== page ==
SYDNEY (Reuters) - Australia's Qantas Airways industrial fight with unions has turned violent, with racist threatening letters sent to the airline's chief and other management staff and cars and homes of Qantas staff damaged after they refused to strike.
One letter sent to the Qantas chief, Irishman Alan Joyce, used racist language and said "The unions will fight you..Qantas is our airline, started & staffed by Australians, not foreign filth like you..."
Joyce said on Wednesday that police were investigating the threats and that he had issued a memo to 35,000 Qantas staff alerting them to the threats and attacks.
"I think it is vile. I think it's cowardly. Intimidation and bullying in any workplace...is something we should not allow," Joyce said.
Qantas has been hit by a series of strikes triggered by a dispute over pay and conditions and plans to cut domestic job cuts as the airline expands in Asia.
Joyce's memo told Qantas staff that if they felt threatened to call for help and warned that anyone involved in bullying and intimidation would "face the full consequences."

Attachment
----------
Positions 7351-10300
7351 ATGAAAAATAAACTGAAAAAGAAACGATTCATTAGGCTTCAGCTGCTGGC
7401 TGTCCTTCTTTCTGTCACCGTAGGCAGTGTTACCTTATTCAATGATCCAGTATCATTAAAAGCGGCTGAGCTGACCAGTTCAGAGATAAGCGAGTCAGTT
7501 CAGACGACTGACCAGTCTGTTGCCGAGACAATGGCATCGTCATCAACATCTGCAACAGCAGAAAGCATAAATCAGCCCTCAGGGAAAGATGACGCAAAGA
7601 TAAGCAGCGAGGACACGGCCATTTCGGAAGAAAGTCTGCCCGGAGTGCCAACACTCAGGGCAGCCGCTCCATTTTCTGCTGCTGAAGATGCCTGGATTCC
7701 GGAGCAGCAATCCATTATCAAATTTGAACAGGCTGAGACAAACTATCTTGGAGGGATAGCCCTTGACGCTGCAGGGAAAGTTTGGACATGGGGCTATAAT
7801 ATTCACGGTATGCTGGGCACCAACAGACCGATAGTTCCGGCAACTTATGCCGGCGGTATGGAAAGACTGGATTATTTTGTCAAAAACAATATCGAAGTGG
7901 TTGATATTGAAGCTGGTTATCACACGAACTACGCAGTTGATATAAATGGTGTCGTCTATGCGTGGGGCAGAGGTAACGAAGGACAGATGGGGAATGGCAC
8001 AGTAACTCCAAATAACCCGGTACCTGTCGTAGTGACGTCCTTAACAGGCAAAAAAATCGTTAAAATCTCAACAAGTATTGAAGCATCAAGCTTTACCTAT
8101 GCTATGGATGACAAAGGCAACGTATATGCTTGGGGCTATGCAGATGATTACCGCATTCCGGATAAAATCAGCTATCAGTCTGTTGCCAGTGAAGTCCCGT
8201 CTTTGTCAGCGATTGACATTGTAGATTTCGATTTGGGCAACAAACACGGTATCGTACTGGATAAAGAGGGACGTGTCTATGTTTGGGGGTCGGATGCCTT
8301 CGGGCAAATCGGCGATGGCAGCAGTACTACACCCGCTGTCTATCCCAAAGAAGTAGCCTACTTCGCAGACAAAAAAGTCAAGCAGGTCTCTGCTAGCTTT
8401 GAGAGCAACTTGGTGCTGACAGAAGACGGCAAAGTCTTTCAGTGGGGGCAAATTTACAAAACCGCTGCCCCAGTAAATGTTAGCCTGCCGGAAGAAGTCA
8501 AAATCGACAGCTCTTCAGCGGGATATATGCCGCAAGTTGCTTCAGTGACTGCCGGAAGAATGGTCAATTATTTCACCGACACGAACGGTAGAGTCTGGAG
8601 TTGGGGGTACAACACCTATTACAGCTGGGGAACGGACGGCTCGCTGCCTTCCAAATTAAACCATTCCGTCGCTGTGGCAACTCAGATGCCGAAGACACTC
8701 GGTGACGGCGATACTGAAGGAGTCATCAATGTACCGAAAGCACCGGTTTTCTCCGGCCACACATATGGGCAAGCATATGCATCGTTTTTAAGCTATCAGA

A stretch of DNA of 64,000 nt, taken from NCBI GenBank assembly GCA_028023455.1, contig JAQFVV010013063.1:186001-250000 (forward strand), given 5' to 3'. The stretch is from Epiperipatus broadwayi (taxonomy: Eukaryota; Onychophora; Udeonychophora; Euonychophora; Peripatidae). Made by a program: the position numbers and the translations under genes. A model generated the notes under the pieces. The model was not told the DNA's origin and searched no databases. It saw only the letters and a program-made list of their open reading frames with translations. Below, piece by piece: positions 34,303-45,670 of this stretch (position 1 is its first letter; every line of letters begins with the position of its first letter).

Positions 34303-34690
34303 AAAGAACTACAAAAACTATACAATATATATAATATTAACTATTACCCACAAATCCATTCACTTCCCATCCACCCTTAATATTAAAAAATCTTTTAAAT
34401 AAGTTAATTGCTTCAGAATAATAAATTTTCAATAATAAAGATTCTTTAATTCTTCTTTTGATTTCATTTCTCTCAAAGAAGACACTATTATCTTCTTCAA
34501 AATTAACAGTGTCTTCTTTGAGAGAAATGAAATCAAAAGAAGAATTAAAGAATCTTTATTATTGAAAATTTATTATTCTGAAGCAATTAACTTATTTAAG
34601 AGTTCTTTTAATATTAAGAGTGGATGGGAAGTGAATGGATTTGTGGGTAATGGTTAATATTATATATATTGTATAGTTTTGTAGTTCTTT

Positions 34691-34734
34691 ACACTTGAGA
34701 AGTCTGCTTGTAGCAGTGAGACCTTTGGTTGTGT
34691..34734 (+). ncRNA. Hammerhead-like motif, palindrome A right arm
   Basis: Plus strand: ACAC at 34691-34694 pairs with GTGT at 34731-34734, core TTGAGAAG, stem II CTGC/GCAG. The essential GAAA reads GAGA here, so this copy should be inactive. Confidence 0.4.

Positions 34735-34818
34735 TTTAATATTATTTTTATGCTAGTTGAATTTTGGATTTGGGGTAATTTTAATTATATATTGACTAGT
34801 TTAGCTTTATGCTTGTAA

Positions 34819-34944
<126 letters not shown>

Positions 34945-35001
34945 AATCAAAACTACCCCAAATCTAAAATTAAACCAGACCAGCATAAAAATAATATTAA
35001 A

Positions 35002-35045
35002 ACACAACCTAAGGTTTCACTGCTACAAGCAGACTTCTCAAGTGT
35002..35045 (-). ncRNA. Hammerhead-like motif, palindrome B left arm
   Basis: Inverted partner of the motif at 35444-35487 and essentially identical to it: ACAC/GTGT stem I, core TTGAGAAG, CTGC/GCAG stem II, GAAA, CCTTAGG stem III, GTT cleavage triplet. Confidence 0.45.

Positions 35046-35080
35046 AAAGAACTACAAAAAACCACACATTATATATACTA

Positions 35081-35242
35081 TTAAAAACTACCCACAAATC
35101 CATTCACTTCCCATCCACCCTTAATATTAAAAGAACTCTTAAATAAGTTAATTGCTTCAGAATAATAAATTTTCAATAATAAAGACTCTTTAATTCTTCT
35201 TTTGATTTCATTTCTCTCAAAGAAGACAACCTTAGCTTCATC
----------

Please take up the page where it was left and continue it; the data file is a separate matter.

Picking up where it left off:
He also called on union leaders to "desist from inflammatory language and to encourage their members to exercise restraint." He said on Wednesday he did not believe that union leaders were responsible for the threats.
"There's no place for violence in any industrial campaign. There's no room for acts of intimidation and violence," said Transport Workers Union official Wayne Forno.
The Australian Licensed Aircraft Engineers Association said it had already called on its members to obey the law.
"We sent a message again about a month ago to our members, 'Just play it legally' because that's what worked last time," said the union's national secretary Steve Purvinas.
(Reporting by Michael Perry; Editing by Ron Popeski)